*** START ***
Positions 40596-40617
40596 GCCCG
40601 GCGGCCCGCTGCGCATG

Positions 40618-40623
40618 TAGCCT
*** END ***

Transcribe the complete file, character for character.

Positions 40596-40617
40596 GCCCG
40601 GCGGCCCGCTGCGCATG

Positions 40618-40623
40618 TAGCCT